Conclusion: This study demonstrates for the first time that NO-mediated redox regulation is the mechanism of PTEN protein degradation, which is distinguished from the H2O2-mediated PTEN oxidation, known to only inactivate the enzyme. This novel regulatory mechanism likely accounts for the PTEN loss observed in neurodegeneration such as in AD, in which NO plays a critical pathophysiological role.
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http://dx.doi.org/10.1186/1750-1326-5-49DOI Listing
http://www.ncbi.nlm.nih.gov/pmc/articles/PMC2992530PMC
November 2010

The Rps23rg gene family originated through retroposition of the ribosomal protein s23 mRNA and encodes proteins that decrease Alzheimer's beta-amyloid level and tau phosphorylation.

Hum Mol Genet 2010 Oct 22;19(19):3835-43. Epub 2010 Jul 22.

Institute for Biomedical Research and Fujian Provincial Key Laboratory of Neurodegenerative Disease and Aging Research, Xiamen University, Xiamen 361005, China.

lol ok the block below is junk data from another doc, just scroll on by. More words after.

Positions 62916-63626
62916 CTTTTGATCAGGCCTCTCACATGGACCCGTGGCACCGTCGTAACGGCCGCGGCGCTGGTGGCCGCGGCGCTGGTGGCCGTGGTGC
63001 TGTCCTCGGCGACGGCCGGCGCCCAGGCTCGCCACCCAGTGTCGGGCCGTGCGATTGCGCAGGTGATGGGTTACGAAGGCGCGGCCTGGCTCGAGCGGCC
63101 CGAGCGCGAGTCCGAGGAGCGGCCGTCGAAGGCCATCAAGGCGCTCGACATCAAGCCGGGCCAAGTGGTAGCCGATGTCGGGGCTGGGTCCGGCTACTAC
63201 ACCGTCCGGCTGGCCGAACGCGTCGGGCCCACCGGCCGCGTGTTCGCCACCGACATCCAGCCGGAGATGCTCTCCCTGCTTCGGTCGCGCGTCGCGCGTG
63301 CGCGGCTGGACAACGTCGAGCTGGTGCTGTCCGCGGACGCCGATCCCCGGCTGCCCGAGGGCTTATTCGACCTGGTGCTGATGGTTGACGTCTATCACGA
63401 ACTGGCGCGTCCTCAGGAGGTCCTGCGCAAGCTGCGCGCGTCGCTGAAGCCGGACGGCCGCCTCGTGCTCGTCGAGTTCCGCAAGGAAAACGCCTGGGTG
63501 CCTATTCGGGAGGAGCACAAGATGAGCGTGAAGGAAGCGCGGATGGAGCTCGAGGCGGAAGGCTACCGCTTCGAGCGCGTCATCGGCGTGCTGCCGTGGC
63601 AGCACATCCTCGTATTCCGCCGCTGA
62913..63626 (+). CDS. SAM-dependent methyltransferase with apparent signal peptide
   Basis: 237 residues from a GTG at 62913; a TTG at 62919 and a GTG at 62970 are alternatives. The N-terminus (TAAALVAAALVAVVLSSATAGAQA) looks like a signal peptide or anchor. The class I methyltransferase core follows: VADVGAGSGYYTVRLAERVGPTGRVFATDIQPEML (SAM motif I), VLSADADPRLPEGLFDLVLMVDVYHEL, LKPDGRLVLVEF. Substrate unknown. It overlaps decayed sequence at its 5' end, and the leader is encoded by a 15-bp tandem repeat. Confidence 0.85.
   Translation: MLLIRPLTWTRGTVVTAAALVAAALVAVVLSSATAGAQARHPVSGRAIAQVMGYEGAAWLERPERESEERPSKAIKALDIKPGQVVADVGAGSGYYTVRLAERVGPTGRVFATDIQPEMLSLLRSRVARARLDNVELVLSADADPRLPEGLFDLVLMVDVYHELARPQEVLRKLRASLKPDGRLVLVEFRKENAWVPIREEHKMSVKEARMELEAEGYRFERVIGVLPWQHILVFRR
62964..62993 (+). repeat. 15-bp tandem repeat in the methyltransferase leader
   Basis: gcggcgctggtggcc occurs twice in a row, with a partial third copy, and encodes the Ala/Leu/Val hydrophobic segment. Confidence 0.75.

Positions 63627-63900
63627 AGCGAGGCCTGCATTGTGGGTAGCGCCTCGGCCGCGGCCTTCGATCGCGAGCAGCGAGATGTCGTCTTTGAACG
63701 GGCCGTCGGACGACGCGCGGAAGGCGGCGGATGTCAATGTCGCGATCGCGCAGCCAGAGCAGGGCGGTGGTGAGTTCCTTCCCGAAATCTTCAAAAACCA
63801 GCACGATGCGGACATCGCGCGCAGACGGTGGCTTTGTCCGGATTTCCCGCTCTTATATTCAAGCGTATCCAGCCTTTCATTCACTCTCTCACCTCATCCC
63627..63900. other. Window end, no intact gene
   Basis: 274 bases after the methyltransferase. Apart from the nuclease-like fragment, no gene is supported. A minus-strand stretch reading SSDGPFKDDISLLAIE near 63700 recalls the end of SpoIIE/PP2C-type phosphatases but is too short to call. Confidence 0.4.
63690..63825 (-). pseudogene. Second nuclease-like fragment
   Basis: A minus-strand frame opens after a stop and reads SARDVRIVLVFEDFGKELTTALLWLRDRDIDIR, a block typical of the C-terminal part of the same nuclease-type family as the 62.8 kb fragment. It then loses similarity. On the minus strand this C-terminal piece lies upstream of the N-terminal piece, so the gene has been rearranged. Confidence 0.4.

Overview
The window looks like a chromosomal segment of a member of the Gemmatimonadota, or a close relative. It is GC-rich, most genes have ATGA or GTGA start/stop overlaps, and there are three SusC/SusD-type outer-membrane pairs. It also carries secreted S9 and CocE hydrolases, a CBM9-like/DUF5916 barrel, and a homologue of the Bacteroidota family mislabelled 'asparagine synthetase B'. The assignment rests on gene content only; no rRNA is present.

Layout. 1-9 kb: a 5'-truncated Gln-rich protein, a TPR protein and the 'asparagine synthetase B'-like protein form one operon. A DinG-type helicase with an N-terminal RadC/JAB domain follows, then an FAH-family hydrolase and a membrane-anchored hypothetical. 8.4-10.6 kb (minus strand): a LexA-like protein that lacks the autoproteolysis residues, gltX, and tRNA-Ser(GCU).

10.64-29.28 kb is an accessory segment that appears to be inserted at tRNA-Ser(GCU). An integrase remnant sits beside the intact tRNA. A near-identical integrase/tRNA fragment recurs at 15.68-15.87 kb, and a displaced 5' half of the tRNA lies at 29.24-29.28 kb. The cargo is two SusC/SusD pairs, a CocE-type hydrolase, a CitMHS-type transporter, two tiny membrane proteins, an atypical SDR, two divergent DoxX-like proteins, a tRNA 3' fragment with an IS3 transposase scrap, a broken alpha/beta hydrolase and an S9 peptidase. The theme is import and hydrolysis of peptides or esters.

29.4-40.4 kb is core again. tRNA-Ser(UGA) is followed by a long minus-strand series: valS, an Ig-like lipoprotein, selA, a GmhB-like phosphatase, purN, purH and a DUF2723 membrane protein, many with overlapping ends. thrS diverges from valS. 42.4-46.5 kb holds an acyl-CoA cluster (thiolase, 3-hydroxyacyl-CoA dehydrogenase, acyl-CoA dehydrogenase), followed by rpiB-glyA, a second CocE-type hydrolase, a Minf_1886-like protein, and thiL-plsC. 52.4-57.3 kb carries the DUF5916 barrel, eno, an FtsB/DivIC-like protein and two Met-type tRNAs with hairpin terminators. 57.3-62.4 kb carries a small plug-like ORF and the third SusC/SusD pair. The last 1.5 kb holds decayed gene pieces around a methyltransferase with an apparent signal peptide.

Retroposition is an important mechanism for gene origination. However, studies to elucidate the functions of new genes originated through retroposition, especially the functions related to diseases, are limited. We recently identified a mouse gene, Rps23 retroposed gene 1 (Rps23rg1), that regulates beta-amyloid (Abeta) level and tau phosphorylation, two major pathological hallmarks of Alzheimer's disease (AD), and found that Rps23rg1 originated through retroposition of the mouse ribosomal protein S23 (Rps23) mRNA. Here we show that retroposition of Rps23 mRNA occurred multiple times in different species but only generated another functionally expressed Rps23rg1-homologous gene, Rps23rg2, in mice, whereas humans may not possess functional Rps23rg homologs. Both Rps23rg1 and Rps23rg2 are reversely transcribed relative to the parental Rps23 gene, expressed in various tissues and encode proteins that interact with adenylate cyclases. Similar to the RPS23RG1 protein, RPS23RG2 can upregulate protein kinase A activity to reduce the activity of glycogen synthase kinase-3, Abeta level and tau phosphorylation. However, the effects of RPS23RG2 are weaker than those of RPS23RG1 and such a difference could be attributed to the extra carboxyl-terminal region of RPS23RG2, which may have an inhibitory effect. In addition, we show that the transmembrane domain of RPS23RG1 is important for its function. Together, our results present a new gene family, whose products and associated signaling pathways might prevent mice from developing AD-like pathologies.